$\langle V \rangle = \frac{1}{T} \int\limits_0^T V \mathrm{d}t = \frac{1}{T} [V(T)-V(0)] = 0$

If we skip the time average symbolism and use scalar values for K and U, the Virial theorem is: 2K + U = 0. This means that in equilibrium, the kinetic energy and the gravitational energy balance each other.

An important application of this theorem arises when analyzing the evolution of large gravitationally bound systems, such as clouds of gas and dust in spiral galaxies whose collapse leads to the formation of stars. These clouds normally maintain equilibrium, in which case 2K + U = 0. In a system bound by gravitation, the potential energy of the system is negative (because it is in a “bound state” due to gravitation, an attractive force) and U = – cst. GM^2/R, therefore in 2K = -U, both the lefthand side and the righthand side are positive values.

At some stage they might start collapsing due to some perturbation, such as a nearby supernova explosion. The cloud starts collapsing and the Virial theorem is no longer applicable. In this case, gravitity wins over kinetic energy and 2K is lower than −U. Eventually the heat generated due to collapse leads to an increase in kinetic energy K of the cloud of gas and again returns to equilibrium beacuse If 2K is greater than -U, kinetic energy wins over gravity and the cloud expands.

Given the fact that the gravitational potential energy of a uniform sphere of mass M and radius R is: U = – cstGM^2/R

That the temperature and mean energy of gas particles is (The total energy K+U): cst kT

Jeans Radius for cloud collapse (2K < -U). A cloud with radius R, mass M, and temperature T:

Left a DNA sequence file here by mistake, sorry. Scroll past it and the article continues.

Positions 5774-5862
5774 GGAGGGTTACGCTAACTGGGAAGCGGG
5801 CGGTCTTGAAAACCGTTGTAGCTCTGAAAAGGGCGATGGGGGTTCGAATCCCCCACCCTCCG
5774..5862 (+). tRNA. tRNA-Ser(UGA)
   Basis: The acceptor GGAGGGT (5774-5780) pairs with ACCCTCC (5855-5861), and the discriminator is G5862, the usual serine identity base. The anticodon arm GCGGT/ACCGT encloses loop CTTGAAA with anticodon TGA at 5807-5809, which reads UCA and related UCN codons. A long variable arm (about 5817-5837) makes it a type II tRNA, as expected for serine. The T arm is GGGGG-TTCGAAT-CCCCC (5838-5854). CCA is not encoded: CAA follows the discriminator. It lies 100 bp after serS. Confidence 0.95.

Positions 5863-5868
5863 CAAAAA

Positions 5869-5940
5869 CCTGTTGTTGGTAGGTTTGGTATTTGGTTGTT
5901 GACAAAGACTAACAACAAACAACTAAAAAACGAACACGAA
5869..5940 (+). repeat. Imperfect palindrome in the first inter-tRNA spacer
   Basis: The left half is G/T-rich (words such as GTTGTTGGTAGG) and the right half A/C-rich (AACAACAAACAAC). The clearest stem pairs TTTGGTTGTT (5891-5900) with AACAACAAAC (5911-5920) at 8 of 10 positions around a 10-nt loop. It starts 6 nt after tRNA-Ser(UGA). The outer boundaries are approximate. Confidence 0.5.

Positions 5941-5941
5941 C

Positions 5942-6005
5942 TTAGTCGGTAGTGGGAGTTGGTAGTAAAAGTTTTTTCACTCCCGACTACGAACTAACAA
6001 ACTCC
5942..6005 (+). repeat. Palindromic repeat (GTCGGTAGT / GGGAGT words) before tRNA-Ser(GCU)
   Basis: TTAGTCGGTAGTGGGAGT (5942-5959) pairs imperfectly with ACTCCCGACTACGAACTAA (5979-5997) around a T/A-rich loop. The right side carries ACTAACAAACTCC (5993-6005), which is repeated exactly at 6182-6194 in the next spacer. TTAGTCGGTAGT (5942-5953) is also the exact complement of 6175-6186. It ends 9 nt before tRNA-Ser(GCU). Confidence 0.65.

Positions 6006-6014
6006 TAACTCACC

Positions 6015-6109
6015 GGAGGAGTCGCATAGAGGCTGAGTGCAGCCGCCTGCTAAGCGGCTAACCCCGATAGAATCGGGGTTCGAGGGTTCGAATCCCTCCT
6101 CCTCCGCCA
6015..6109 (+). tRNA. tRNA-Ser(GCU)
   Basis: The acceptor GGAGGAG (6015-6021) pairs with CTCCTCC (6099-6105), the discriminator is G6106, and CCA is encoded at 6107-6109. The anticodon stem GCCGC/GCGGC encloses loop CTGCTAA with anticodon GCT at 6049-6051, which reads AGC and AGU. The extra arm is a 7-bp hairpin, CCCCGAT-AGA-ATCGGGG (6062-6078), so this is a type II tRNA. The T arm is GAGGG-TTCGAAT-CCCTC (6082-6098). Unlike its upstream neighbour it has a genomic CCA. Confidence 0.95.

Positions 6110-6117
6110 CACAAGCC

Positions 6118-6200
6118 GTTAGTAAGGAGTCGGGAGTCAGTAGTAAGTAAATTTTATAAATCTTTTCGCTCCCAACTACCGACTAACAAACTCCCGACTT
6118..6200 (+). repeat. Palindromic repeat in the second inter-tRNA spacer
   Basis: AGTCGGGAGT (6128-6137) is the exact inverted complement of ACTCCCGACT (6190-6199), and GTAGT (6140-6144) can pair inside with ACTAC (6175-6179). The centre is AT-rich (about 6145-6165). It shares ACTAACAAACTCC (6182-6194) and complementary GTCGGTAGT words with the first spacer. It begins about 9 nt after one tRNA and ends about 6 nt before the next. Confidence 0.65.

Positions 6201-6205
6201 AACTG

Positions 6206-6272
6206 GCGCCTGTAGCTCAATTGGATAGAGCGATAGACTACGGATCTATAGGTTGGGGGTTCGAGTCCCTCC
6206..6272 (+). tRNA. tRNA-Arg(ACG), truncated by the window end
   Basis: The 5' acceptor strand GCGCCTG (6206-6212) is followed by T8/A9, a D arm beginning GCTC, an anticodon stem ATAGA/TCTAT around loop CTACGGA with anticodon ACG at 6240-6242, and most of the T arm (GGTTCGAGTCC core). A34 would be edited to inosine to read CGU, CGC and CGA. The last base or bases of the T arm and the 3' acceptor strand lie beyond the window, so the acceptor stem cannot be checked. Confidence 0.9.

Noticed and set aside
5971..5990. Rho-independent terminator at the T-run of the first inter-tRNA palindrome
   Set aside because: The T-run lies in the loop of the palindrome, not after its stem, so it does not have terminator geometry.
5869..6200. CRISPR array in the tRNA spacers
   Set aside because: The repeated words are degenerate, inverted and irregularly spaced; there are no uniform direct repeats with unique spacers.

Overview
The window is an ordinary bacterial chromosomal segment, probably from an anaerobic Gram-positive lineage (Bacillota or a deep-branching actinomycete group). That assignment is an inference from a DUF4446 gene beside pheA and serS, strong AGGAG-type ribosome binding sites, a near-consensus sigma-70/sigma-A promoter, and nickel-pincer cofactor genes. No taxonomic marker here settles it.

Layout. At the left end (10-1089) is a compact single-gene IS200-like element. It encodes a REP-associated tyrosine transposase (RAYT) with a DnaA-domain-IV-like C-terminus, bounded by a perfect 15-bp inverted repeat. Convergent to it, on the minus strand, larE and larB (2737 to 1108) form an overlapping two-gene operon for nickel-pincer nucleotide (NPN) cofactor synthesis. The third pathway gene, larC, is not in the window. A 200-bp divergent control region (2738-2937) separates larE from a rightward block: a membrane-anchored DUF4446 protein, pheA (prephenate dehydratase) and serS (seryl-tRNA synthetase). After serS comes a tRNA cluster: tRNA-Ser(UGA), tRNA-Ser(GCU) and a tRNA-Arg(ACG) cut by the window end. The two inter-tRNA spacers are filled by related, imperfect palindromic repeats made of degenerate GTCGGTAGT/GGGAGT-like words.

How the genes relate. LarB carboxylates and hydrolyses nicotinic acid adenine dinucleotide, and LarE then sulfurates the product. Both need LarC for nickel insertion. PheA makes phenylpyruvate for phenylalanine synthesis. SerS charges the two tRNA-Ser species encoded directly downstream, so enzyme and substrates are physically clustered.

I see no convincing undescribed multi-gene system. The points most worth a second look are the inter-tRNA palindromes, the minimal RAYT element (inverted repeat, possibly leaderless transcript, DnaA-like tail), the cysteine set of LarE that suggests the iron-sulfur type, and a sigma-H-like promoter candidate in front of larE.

cst k T = cst GM^2/R = cst G rho R^2

Because the mass M of the cloud of gas can be expressed in terms of it radius R knowing the cloud’s density rho (M = cst rho R^3).

$R_{jeans} = \sqrt{\frac{cst kT}{G} \rho}$

$M_{jeans} = (\left(\frac{5kT}{Gm}\right)^{3/2} \sqrt{\frac{3}{4\pi\rho}}) \propto T^{3/2}$

Assuming that the dust/molecular cloud is mostly hydrogen, given the density (rho) and temperature stated above, one can find that the Jean’s radius is approx. between 0,4 and 1 parsec. This means that a cloud will start to collapse if it’s radius is greater than the critical radius or the Jean’s radius, the mass range of the cloud can be calculated too and expressed in terms of solar masses. Using the time it takes for particle to freefall onto the surface of the star (ignoring star’s rotation and other factors), and that gravitational potential energy is converted into radiation. One can find that the luminosity of the cloud can be quite small, which means that the collapsing cloud looks very dark. These regions are sometimes called Bok globules.

References:

Pankaj Jain (2015). An Introduction to ASTRONOMY AND ASTROPHYSICS.

Jeff Hester et al. (2010). 21th Century Astronomy.

## How bright is a star? Introducing apparent and absolute magnitude

In ancient Greece, for approx 2000 years ago, the Greek astronomer Hipparchus was the first to make a catalog of stars according to their brightness. The brightest stars were ‘magnitude 1’, the next brightest were ‘magnitude 2’, etc., down to ‘magnitude 6′, which were the faintest stars Hipparchus and ancient astronomers could see.